Wednesday, 5 January 2011

Getting to the close of play

Fantasy Bob has returned from the ski slopes to find Jimmy Anderson being asked to do the needful at the end of the second day in Sydney as KP self destructed.  It coincided with FB's quiet review of the work of the Old Masters.  Sadly not many of history’s great painters adopted cricket as a subject since, for some reason that FB doesn’t quite understand, they seemed more concerned either with representations of classical myths or Biblical subjects.

But the master work shown opposite must be the greatest cricket painting of all time.  It is Rembrandt’s Nightwatch.  On display the Rijksmuseum in Amsterdam it is a monumental work in all senses of the term, measuring 16ft by 13ft. 

It shows the nightwatchman being instructed by his skipper as he prepares to go to the crease on the fall of the opening batsman with only 3 overs to go before stumps are drawn on the day’s play.  The rest of the team and the members look on anxiously, the game is obviously delicately balanced.     Looking closely at it one can see how far the development of cricket equipment and kit has come since this painting was first displayed in 1642.  Modern players would surely reject the floppy feather adorned helmets that seemed current then.   And going for a quick single with a sword dangling at your side is also a risk modern batters would be reluctant to take.  In other respects there is a welcome absence of sponsors’ logos on every flat surface.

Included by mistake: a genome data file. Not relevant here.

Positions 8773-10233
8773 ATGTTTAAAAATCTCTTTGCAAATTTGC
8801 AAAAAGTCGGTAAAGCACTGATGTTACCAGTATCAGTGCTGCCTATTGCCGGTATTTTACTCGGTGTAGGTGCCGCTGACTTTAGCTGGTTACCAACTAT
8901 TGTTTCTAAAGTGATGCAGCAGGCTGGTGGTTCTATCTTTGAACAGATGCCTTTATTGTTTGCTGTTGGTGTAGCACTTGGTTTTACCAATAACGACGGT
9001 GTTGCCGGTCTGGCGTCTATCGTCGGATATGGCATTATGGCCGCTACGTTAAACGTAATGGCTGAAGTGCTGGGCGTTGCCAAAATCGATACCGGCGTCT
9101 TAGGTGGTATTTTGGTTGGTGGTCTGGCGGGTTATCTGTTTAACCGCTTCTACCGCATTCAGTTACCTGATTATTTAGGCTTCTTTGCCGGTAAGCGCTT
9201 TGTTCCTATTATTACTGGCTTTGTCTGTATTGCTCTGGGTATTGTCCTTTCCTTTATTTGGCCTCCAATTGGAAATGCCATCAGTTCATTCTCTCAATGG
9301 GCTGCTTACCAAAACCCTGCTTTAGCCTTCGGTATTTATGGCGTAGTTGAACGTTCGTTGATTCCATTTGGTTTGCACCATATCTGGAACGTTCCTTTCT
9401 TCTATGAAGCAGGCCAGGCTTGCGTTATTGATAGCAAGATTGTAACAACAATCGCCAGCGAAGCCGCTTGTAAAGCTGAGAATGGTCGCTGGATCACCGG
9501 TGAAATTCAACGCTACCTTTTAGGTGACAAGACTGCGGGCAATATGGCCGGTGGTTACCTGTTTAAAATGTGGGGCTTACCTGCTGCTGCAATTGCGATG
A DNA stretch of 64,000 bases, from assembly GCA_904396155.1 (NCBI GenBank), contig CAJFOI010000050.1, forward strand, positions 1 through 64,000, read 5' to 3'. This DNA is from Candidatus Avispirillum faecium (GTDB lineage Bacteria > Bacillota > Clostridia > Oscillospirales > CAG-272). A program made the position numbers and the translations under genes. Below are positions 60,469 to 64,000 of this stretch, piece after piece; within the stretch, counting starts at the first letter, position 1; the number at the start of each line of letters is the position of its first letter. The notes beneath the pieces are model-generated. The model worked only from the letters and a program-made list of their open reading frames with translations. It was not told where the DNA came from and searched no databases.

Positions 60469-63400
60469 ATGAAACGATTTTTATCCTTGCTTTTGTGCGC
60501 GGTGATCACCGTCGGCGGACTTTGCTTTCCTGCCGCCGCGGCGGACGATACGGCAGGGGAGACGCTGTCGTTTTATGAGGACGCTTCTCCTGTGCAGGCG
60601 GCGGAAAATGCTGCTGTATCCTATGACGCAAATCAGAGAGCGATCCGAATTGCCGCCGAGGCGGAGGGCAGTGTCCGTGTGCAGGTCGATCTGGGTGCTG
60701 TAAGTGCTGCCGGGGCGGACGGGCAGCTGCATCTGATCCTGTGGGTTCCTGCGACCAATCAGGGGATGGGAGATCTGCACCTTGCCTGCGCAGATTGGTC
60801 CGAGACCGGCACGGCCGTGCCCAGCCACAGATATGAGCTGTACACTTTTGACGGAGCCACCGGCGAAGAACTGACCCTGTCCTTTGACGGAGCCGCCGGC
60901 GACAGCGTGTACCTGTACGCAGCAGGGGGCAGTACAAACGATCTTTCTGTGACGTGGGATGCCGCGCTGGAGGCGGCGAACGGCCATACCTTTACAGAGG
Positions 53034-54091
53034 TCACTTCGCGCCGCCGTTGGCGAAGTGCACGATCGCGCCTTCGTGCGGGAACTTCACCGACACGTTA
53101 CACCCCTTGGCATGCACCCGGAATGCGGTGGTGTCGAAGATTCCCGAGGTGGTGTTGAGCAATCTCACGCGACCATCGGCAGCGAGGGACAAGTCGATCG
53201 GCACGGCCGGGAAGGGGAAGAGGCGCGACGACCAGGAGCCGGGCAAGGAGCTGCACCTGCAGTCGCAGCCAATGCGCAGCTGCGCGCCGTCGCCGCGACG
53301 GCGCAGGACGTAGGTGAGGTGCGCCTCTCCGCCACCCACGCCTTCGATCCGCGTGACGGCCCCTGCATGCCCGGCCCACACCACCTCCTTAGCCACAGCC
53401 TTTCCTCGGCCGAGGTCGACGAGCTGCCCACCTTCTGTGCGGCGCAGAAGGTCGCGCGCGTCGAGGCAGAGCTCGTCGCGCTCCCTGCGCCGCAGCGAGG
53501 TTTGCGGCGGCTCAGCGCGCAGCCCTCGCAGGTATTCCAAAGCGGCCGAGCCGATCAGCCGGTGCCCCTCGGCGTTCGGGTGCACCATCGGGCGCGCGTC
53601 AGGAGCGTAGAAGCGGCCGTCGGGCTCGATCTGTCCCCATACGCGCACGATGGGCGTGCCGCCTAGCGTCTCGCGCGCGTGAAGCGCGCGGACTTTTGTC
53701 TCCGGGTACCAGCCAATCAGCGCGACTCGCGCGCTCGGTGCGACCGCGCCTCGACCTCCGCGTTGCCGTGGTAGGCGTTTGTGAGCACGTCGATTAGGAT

This is Rembrandt’s only cricketing picture – he got rather stuck on a long series of self-portraits which rather got in the way of the further development of his at one time promising medium pace bowling.

So, as we see from this painting, the concept of the nightwatchman has a long an honourable tradition.  Many lower order batters have made it a specialist subject – among them Mathew Hoggard and Jimmy Anderson from the recent and current England set ups. 

In characteristically forthright opinion, Steve Waugh eschewed the option when he was captain of Australia thinking that if a decent batter couldn’t survive a few overs then he wasn’t a top order batter.  But Ricky Ponting restored the specialist position to the Australian thinking - not that there has been any need in the current series since the innings has been over well before the last overs.  It is Aussie Jason Gillespie who holds the highest score made by a nightwatchman when he got an astounding 201* against Bangaldesh in 2006.  Gillespie’s Test batting average is 18.73 and is a genuine nightwatchman. 

Mark Boucher, South African wicket-keeper, got to 3 figures on two occasions when he went out ahead of higher order batters.  But his batting average is 30.82 and there is debate as to whether he can be deemed a proper nightwatchman.  This is a heated controversy in the statisticians’ world so FB couldn't offer a view.  If you don’t include Boucher only 4 nightwatchmen have scored centuries.

It could have been 5, but for the fact that Alex Tudor was stranded one run short on 99*  against New Zealand at Edgbaston in 1999 when England's target of 208 runs for victory was achieved.  The cruel man at the other end was Graeme Thorpe.  There is no record as to whether Thorpe got a Christmas card from Tudor that year.


  1. Inspired fantasy, this, Fantasy Bob. Looks like I was hopelessly wrong re Cook btw, he must have been listening in.....

    all best

  2. Marc - many thanks and Happy New Year. FB himself was confounded by Cook's poor form coming into the tour along with just about every other pundit out in punditland, so FB doubts if you need to hang your head too much. But perhaps it was your opinion that made the difference to Cook's judgement as to what to leave outside off stump. In which case - well done.